Innovation in agriculture: Facial recognition for cows

Cainthus uses breakthrough predictive imaging to monitor the health and wellbeing of livestock. (PRNewsfoto/Cargill)

Cainthus and Cargill announce a partnership that will design and produce a visual tracking system for use in dairy facilities that will reshape how animal producers will make decisions about their livestock. The deal includes a minor equity investment from Cargill which has not been disclosed.

Cainthus uses breakthrough predictive imaging to monitor the health and well-being of livestock. Their proprietary software uses images to identify individual animals based on hide patterns and facial recognition, and tracks key data such as food and water intake, heat detection and behaviour patterns. The software then delivers analytics that drive on-farm decisions that can impact milk production, reproduction management and overall animal health.

“We are enthused about what this partnership will mean for farmers across the world,” says David Hunt, president and co-founder, Cainthus. “Cargill is a natural partner for us, given their focus on bringing a world-class digital capability to the market and their understanding of how technology will truly help farmers succeed.  We think this partnership will be a game changer for farmers because it will allow them to efficiently scale their business.”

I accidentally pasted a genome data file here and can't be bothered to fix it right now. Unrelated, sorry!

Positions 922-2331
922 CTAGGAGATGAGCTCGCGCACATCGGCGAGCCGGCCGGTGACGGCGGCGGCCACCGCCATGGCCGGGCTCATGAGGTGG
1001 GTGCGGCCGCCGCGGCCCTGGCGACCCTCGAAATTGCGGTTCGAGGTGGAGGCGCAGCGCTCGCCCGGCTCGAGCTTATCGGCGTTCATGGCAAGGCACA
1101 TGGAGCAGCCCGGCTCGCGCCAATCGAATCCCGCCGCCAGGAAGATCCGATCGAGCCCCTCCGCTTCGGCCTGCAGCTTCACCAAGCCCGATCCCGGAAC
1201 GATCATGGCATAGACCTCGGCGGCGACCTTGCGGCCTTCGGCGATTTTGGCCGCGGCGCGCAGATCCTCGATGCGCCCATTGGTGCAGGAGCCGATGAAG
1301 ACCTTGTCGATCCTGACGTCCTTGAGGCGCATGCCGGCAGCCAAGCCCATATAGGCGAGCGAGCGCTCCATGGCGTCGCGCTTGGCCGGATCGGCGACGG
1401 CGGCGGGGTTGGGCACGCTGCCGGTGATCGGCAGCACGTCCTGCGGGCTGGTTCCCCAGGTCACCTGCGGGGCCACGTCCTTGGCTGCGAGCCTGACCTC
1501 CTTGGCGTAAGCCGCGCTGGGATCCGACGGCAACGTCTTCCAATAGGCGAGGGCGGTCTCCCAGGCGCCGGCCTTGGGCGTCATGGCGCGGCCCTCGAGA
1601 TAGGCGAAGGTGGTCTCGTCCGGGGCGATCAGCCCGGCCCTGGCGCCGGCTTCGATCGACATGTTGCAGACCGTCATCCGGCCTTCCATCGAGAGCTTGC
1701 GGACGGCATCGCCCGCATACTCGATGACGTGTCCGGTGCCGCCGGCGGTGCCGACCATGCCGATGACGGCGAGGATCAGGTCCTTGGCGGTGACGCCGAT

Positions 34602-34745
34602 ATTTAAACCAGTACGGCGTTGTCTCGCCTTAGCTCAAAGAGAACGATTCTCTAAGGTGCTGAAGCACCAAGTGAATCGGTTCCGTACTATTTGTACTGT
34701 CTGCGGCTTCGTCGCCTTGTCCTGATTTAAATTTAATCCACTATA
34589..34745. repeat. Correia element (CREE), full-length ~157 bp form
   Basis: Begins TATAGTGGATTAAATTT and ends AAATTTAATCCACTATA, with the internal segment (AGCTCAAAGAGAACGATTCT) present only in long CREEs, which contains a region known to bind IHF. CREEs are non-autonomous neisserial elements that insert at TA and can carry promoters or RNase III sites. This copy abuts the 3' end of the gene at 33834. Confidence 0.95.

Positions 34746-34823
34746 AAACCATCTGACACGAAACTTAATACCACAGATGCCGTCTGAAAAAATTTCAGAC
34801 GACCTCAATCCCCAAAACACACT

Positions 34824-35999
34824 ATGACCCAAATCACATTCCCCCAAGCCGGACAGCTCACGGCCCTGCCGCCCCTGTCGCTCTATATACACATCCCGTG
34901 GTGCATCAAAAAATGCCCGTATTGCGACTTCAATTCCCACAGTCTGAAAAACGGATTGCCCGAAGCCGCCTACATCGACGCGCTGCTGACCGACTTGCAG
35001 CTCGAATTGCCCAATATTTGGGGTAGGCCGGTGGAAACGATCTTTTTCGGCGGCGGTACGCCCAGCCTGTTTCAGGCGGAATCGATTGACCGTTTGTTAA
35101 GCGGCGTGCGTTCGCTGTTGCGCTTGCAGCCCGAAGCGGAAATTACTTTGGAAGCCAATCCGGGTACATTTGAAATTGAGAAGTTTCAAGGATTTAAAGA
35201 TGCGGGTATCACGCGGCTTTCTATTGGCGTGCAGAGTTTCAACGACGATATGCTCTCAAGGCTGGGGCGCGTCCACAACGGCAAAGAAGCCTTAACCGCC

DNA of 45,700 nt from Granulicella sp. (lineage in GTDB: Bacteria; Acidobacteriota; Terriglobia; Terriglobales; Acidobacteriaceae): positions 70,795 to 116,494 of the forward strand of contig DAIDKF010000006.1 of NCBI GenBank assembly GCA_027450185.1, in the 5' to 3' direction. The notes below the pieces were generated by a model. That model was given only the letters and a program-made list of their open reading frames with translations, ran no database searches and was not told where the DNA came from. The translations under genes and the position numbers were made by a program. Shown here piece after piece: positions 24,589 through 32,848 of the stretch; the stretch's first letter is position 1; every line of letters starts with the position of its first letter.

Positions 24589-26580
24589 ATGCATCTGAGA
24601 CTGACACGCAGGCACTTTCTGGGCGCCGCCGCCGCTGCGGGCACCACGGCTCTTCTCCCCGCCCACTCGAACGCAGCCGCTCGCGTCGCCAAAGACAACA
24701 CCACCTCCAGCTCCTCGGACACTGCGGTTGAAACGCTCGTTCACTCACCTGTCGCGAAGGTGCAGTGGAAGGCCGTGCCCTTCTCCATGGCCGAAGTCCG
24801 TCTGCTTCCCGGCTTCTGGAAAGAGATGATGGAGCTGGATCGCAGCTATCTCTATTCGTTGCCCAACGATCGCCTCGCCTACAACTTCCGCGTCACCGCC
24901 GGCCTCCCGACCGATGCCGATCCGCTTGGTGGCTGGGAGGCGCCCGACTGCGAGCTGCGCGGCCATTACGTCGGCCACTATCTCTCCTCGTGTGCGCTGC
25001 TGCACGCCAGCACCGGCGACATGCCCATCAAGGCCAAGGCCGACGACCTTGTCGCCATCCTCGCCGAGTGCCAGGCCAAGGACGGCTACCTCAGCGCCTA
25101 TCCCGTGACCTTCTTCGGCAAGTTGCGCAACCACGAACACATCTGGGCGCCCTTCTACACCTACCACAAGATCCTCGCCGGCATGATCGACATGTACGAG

The imaging technology that Cainthus has developed can identify individual cows by their features in several seconds to memorize a cow’s unique identity, record individual pattern and movements. That information is used as part of an artificial intelligence-driven mathematical algorithm that conveys imagery into feed and water intake analysis, behavioural tracking and health alerts that can be sent directly to the farmer. Data gathered from those images is used to anticipate issues and adjust feeding regimens. This is yet another prime example of how artificial intelligence is reshaping the world and taking what used to be a manual process that took days or weeks now takes place in near real-time.

“Our shared vision is to disrupt and transform how we bring insights and analytics to dairy producers worldwide,” says SriRaj Kantamneni, managing director for Cargill’s digital insights business. “Customers’ ability to make proactive and predictive decisions to improve their farm’s efficiency, enhance animal health and wellbeing, reduce animal loss, and ultimately increase farm profitability.”

Cargill is continually committed to investing in technology to deliver in the data and analytics space. Over the last year, they have announced several technology investments across the livestock, poultry and aquaculture terrain. They have locations in Ireland, the United States and Canada.

“It’s important for us to invest in emerging digital technologies that drive value for our customers and for the industry,” says Scott Ainslie, vice president and group director, Cargill Animal Nutrition.  “As an industry leader in this space, we are committed to using technology to address the biggest challenges facing the food system.”

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